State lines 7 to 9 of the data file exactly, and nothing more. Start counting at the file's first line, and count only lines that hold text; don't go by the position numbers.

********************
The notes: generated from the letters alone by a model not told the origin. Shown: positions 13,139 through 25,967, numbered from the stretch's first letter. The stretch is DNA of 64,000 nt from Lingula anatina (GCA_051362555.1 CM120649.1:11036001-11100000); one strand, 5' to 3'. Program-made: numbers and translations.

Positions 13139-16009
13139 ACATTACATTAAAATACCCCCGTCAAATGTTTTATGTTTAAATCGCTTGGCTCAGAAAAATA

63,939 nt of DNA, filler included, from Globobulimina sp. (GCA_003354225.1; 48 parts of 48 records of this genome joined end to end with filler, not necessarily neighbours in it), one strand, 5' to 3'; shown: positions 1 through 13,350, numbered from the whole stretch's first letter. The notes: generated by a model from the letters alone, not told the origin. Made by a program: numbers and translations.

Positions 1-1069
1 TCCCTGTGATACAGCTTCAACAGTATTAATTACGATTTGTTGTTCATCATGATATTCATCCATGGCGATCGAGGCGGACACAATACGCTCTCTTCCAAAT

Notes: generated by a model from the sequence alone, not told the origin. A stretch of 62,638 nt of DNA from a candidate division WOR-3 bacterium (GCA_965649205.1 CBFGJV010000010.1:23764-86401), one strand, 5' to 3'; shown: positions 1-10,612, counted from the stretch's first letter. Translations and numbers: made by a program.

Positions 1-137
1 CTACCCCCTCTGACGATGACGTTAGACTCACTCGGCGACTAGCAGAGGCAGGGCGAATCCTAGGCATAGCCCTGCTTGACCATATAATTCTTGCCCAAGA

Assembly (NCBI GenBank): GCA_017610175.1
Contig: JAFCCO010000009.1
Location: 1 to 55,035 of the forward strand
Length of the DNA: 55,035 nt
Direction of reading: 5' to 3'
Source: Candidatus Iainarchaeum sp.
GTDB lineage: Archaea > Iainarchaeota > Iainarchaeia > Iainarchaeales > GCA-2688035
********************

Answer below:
Notes: generated by a model from the sequence alone, not told the origin. A stretch of 62,638 nt of DNA from a candidate division WOR-3 bacterium (GCA_965649205.1 CBFGJV010000010.1:23764-86401), one strand, 5' to 3'; shown: positions 1-10,612, counted from the stretch's first letter. Translations and numbers: made by a program.

Positions 1-137
1 CTACCCCCTCTGACGATGACGTTAGACTCACTCGGCGACTAGCAGAGGCAGGGCGAATCCTAGGCATAGCCCTGCTTGACCATATAATTCTTGCCCAAGA